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It’s Time to Take a Closer Look at Cyber Hygiene

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Life science companies face unique cybersecurity risks. See how your security posture measures up.

The potential impact of a cyberattack to a life sciences company is complex. On the line is highly critical intellectual property and patient information, production delays or lost batches of high-cost product, and even brand identity. No one wants to be the drug maker that can’t provide critical medication to patients in need.

While the ROI of security is found in risk avoidance, we’ve seen time and time again how this risk translates into direct material impact on company valuation and the bottom line. Remember the $310 million lost by one pharmaceutical company due to NotPetya? No organization is immune.

The good news is, pharma and biotech companies have been dealing with security-related regulations, data integrity and compliance requirements for some time. But as technology evolves, so do vulnerabilities, meaning vigilance is a must.

Take a minute and ask yourself the following questions about your current cyber hygiene practices and how you measure up.

Do you know your vulnerabilities?

The amount of connectivity in today’s manufacturing environment means more attack surface – or vulnerabilities – for cyber threats to latch on to. Securing your production means looking beyond defense in depth strategies and addressing cyber risk across the attack continuum. But how?

  1. Following the NIST cybersecurity framework is a good place to start.
  2. Identify what you have (asset inventory) and the associated risks.
  3. Leverage protective mechanisms like patching, tracking and access control to help protect what you have.
  4. Detect anomalies and events which bypass those protection mechanisms.
  5. Implement response capabilities.
  6. Develop a system to support rapid backup and recovery.

Successfully implementing these basic cyber hygiene tenets is the first step in building an effective cybersecurity program and improving your ability to defend against future cyberattacks.

How are you dealing with obsolescence?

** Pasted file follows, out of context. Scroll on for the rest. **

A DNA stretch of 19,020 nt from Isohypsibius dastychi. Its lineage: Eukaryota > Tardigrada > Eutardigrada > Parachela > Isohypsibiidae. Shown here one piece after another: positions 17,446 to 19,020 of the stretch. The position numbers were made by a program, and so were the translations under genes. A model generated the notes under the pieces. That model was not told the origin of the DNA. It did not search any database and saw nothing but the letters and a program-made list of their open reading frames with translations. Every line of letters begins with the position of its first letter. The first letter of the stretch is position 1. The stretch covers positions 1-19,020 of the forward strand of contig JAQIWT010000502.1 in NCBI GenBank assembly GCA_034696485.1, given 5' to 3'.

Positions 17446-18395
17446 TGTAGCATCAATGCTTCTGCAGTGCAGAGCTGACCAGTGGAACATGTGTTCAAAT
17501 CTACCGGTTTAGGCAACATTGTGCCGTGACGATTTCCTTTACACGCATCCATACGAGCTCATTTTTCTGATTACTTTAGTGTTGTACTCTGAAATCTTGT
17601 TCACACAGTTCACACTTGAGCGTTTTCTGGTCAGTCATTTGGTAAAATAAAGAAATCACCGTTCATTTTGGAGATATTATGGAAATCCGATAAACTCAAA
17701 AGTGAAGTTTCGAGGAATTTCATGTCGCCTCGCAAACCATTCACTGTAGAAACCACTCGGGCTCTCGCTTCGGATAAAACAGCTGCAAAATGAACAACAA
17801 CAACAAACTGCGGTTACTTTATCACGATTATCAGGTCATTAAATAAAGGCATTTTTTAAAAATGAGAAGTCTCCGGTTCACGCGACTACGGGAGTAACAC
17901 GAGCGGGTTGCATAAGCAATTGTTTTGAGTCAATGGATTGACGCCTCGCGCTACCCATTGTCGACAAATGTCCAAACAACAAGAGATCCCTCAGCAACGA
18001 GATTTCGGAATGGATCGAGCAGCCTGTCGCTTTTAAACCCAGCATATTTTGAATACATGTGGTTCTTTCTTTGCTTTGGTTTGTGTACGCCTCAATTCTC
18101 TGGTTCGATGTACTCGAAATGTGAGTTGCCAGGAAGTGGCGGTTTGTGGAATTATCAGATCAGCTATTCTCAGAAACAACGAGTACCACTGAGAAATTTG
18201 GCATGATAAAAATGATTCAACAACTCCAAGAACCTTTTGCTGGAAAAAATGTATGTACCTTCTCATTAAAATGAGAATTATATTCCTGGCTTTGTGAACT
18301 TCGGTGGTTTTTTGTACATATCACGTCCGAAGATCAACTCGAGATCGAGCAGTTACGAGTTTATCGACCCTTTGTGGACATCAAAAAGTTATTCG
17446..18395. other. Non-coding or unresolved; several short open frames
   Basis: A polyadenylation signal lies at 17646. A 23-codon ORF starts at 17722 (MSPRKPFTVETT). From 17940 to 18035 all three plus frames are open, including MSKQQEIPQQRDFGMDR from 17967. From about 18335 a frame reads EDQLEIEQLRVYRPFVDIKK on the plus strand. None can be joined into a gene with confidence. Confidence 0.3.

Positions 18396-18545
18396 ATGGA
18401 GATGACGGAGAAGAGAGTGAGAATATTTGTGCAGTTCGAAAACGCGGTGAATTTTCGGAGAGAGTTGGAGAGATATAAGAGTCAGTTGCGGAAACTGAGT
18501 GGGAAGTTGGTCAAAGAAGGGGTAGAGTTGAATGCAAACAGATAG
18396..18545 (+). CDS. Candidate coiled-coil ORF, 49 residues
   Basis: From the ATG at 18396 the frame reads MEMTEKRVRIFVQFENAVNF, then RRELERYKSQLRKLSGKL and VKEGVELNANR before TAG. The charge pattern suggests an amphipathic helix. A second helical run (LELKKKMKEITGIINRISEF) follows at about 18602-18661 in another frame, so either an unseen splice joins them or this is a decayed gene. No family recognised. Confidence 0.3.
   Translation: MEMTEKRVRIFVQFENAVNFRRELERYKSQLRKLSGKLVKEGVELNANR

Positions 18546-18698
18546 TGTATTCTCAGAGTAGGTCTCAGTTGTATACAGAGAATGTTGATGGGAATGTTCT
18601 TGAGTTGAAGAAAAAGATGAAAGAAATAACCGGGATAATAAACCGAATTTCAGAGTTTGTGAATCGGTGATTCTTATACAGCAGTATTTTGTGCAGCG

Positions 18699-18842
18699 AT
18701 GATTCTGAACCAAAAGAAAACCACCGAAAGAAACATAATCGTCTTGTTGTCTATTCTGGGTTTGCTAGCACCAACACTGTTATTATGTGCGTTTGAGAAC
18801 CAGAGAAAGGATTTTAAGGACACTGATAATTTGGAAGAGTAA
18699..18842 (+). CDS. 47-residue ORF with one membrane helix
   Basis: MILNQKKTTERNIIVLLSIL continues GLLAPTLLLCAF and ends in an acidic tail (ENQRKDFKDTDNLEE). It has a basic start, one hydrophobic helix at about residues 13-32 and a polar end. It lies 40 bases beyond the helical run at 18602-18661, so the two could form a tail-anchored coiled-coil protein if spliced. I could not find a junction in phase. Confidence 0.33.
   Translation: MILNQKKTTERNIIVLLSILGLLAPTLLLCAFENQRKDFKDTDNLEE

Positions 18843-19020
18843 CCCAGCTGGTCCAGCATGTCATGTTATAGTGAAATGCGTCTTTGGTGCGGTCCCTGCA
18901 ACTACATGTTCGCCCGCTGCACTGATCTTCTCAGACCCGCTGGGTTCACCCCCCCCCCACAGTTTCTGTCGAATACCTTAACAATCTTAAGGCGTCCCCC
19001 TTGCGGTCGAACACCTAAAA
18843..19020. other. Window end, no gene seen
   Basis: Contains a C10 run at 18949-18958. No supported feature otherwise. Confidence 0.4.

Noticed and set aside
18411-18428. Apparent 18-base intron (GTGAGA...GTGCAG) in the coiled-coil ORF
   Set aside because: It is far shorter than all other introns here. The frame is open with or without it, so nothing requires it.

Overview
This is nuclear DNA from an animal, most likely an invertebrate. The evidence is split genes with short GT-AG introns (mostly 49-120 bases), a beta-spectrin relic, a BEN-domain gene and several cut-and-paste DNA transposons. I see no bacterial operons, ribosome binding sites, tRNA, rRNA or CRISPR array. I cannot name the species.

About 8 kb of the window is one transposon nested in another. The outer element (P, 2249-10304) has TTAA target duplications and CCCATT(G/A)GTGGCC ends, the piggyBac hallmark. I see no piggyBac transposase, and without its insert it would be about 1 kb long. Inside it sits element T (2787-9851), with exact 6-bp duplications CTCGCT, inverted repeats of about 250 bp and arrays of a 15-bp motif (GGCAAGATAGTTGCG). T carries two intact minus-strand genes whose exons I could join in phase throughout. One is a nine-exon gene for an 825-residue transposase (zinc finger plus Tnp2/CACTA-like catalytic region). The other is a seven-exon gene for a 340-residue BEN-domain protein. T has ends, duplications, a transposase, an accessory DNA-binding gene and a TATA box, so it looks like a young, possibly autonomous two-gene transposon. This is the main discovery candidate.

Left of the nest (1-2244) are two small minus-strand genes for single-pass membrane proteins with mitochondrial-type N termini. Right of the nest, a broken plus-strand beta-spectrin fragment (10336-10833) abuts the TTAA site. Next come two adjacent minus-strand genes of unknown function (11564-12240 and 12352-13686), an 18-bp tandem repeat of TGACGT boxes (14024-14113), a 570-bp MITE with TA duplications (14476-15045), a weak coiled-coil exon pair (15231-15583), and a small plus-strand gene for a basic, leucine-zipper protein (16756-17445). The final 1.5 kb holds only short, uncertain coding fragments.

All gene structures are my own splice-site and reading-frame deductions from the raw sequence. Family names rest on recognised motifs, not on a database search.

There will be vulnerabilities. There will be obsolescence. And updates aren’t as easy as simply replacing hardware or applying a patch. You need to be mindful of the regulations and environment you’re in.

Consider the following when evaluating the risks of maintaining hardware or software:

  • What is the impact of someone exploiting this vulnerability?
  • Is there a way to address this vulnerability by applying an alternative mitigating control?
  • If not, can you justify migrating to a supported platform/solution/product for this application?

There’s no one right answer. Depending on the controls and prevention mechanisms you have in place, you may choose to continue to produce or run a batch as-is because you feel protected and your risk mitigated. But asking these questions before an incident, understanding your security posture, and having proper documentation and controls in place, will help you be more confident in your decisions.

Can you quickly and clearly define your strategy and know how you’ll respond to a cyberattack? The best prepared organizations create a culture of operations and IT working together to answer those questions. Make sure teams collaborate well, driving issues through resolution. How would you engage them? What tools are available and are new ones needed?

Together, you should complete regular assessments that measure and manage risk. If you feel confident that you’ve covered the five NIST pillars, you may be good. But really challenge yourself as a team to dig deeper into this framework and put your organization to the test.

We often suggest running a tabletop exercise, a meeting to simulate an event. Play out in real time how you’d respond and recover after detecting an event. This kind of concrete drill will help expose any gaps in your program.

Are you ready to think differently?

Cybersecurity isn’t a set-it-and-forget-it discipline. You should continually seek to understand your exposure, risk and preparedness. Challenge your organization to identify what’s changing, both internally and externally. What can you do differently? Where do you need help?

Those that succeed in creating a solid cyber hygiene foundation aren’t just buying tools and technology. They’re addressing the human and organizational aspect of creating a culture of change. One where operations, IT and management embrace security as part of their everyday jobs and where workers know how they contribute to the end goal.

With so much at stake, frequent attention to these questions can have a big impact on securing your operations and helping to protect the bottom line.


Jeff Rotberg
Jeff Rotberg
Consulting Services Business Development Lead, Rockwell Automation
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